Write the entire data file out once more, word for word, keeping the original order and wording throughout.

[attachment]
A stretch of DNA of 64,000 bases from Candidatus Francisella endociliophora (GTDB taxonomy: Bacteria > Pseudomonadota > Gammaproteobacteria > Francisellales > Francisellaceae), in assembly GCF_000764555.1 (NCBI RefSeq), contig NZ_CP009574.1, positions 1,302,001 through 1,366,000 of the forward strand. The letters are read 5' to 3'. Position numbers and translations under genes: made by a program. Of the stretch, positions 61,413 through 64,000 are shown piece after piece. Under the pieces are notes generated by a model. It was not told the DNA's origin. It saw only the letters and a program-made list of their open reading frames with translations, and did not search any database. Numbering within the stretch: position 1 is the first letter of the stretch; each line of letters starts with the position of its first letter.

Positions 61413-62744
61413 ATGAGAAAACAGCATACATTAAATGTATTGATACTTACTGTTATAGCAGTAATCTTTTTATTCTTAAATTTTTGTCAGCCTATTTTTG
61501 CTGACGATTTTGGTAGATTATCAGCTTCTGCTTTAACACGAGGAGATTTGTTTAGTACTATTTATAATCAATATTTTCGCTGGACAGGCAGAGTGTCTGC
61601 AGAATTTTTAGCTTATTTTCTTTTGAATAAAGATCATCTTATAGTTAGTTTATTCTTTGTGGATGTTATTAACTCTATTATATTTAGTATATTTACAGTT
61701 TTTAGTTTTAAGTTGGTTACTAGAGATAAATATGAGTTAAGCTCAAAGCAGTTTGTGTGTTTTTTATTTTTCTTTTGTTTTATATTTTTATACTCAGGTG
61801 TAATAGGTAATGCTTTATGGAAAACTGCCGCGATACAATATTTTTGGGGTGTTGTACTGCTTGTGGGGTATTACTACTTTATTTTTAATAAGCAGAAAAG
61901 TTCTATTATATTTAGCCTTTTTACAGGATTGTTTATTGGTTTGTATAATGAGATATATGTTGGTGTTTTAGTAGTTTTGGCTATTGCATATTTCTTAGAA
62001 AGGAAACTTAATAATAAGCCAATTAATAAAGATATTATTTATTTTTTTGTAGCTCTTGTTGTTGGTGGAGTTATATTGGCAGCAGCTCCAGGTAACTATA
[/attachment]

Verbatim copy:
A stretch of DNA of 64,000 bases from Candidatus Francisella endociliophora (GTDB taxonomy: Bacteria > Pseudomonadota > Gammaproteobacteria > Francisellales > Francisellaceae), in assembly GCF_000764555.1 (NCBI RefSeq), contig NZ_CP009574.1, positions 1,302,001 through 1,366,000 of the forward strand. The letters are read 5' to 3'. Position numbers and translations under genes: made by a program. Of the stretch, positions 61,413 through 64,000 are shown piece after piece. Under the pieces are notes generated by a model. It was not told the DNA's origin. It saw only the letters and a program-made list of their open reading frames with translations, and did not search any database. Numbering within the stretch: position 1 is the first letter of the stretch; each line of letters starts with the position of its first letter.

Positions 61413-62744
61413 ATGAGAAAACAGCATACATTAAATGTATTGATACTTACTGTTATAGCAGTAATCTTTTTATTCTTAAATTTTTGTCAGCCTATTTTTG
61501 CTGACGATTTTGGTAGATTATCAGCTTCTGCTTTAACACGAGGAGATTTGTTTAGTACTATTTATAATCAATATTTTCGCTGGACAGGCAGAGTGTCTGC
61601 AGAATTTTTAGCTTATTTTCTTTTGAATAAAGATCATCTTATAGTTAGTTTATTCTTTGTGGATGTTATTAACTCTATTATATTTAGTATATTTACAGTT
61701 TTTAGTTTTAAGTTGGTTACTAGAGATAAATATGAGTTAAGCTCAAAGCAGTTTGTGTGTTTTTTATTTTTCTTTTGTTTTATATTTTTATACTCAGGTG
61801 TAATAGGTAATGCTTTATGGAAAACTGCCGCGATACAATATTTTTGGGGTGTTGTACTGCTTGTGGGGTATTACTACTTTATTTTTAATAAGCAGAAAAG
61901 TTCTATTATATTTAGCCTTTTTACAGGATTGTTTATTGGTTTGTATAATGAGATATATGTTGGTGTTTTAGTAGTTTTGGCTATTGCATATTTCTTAGAA
62001 AGGAAACTTAATAATAAGCCAATTAATAAAGATATTATTTATTTTTTTGTAGCTCTTGTTGTTGGTGGAGTTATATTGGCAGCAGCTCCAGGTAACTATA